Mass unemployment, austerity, fear have never really left this country. Even through the boom years there has always been a sleeping giant waiting to rear its angry head. The pattern of life for so many families is disturbingly repetitive. In these corners, there is no incentive to better a situation, no ambition to break away – why should they? How can they? The Grandchildren of the truly disaffected know no different, it is how life is and the ‘Establishment’ is just another target for all the generational ‘hate’ which dwells within. It works similarly with the generational prejudice which makes people assume the outside world is just as racist towards them as it once was. And I am quite certain that in particular pockets it is – but I sense the direction of racial hate has shifted somewhat in the last 30 years. I get all this. I do not, for one second, accuse these deep layers of feeling of being false. It is a dark truth our country has to deal with, our politicians and communities need to tackle in a realistic sense. But as with everything which is decades deep, there will never be a quick fix but opportunity can help.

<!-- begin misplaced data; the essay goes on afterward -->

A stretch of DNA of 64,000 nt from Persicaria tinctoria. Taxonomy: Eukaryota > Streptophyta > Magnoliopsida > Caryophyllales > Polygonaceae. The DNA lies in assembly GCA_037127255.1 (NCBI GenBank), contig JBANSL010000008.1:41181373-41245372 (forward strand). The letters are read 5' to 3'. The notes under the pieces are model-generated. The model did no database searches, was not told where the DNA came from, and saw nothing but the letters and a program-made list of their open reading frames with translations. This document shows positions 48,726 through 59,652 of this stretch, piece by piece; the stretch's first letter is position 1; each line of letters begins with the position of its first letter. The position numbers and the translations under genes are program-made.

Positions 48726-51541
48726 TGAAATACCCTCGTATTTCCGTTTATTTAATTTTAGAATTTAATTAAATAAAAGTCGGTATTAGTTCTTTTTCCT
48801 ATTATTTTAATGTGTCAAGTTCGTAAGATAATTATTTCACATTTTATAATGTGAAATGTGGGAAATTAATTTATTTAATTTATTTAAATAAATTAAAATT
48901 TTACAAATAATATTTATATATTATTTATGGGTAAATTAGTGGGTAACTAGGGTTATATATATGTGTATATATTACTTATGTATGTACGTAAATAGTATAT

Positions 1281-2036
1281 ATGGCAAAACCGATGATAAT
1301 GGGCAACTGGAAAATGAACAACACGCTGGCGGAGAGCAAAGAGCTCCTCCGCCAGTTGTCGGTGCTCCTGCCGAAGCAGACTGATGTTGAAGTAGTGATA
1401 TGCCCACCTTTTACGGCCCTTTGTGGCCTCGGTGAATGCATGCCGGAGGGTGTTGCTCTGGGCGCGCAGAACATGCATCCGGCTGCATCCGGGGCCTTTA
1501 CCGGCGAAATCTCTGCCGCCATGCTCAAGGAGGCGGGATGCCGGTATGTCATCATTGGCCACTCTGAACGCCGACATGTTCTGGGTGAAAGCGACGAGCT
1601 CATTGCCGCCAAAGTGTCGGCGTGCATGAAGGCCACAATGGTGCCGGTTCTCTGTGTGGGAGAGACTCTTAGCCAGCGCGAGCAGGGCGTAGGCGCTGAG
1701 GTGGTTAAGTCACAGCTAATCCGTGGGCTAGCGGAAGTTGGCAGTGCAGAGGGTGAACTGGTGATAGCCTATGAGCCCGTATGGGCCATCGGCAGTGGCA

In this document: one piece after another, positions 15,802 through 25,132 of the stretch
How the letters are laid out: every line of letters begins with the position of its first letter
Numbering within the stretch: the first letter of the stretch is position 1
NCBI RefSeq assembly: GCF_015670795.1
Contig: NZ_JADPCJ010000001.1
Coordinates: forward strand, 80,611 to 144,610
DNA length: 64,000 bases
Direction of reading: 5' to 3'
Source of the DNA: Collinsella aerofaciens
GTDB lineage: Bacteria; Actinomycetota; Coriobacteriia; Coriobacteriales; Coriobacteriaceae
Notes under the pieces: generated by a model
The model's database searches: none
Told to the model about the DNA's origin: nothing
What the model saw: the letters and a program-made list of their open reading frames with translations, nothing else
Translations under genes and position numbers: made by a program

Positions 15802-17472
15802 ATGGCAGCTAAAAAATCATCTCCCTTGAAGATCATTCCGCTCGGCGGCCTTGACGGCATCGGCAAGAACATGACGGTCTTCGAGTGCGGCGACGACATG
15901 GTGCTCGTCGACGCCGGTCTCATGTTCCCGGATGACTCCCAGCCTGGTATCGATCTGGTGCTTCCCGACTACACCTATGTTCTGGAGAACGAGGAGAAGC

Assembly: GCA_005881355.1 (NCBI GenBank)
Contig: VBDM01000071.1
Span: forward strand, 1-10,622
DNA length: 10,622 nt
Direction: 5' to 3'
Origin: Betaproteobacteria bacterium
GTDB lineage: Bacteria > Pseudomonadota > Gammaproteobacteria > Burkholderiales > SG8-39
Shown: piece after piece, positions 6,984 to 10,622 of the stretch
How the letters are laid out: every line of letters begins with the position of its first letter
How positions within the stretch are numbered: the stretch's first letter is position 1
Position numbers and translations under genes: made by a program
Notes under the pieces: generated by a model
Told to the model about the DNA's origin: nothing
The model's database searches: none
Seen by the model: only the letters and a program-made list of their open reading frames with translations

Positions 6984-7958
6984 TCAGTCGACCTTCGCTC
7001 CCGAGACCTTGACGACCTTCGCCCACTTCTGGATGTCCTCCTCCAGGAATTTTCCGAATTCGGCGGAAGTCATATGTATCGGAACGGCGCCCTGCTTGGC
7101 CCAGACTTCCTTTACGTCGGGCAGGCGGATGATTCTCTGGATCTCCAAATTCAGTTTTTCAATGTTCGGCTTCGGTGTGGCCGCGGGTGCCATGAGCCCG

However, having a lack of opportunity for education and employment does not mean that people have an inability to follow the basic moral code of human existence. The events in Tottenham on Saturday may have held ‘real’ roots, in that a protest over a police shooting (again, the pessimist in me thinks there may be some truth behind the rumoured events) got out of hand due to a few idiots. But this does not directly affect any of the other areas which have seen violence and destruction over the past few days. These other events are, in my mind, other mindless, morally void, idiots jumping on a band wagon causing other dominoes to fall in their wake. I hear the words ‘disillusioned youth’ the ‘generationally disaffected’ but I am waiting for some actual proof that this is true. The senselessness of it all shows me no political argument nor any real outrage over a given direction in life, just a thuggish abandonment of thought for any one other then the person brandishing the baseball bat. To assume that this kind of thoughtless act is purely down to these areas of inherited malcontent is an insult to all the hard-working, morally strong people trapped within the hamster wheel. I have known some well educated, cotton-wool grown thugs in my time, who are just as likely to be out there beating seven bells out of the window of Gregg’s.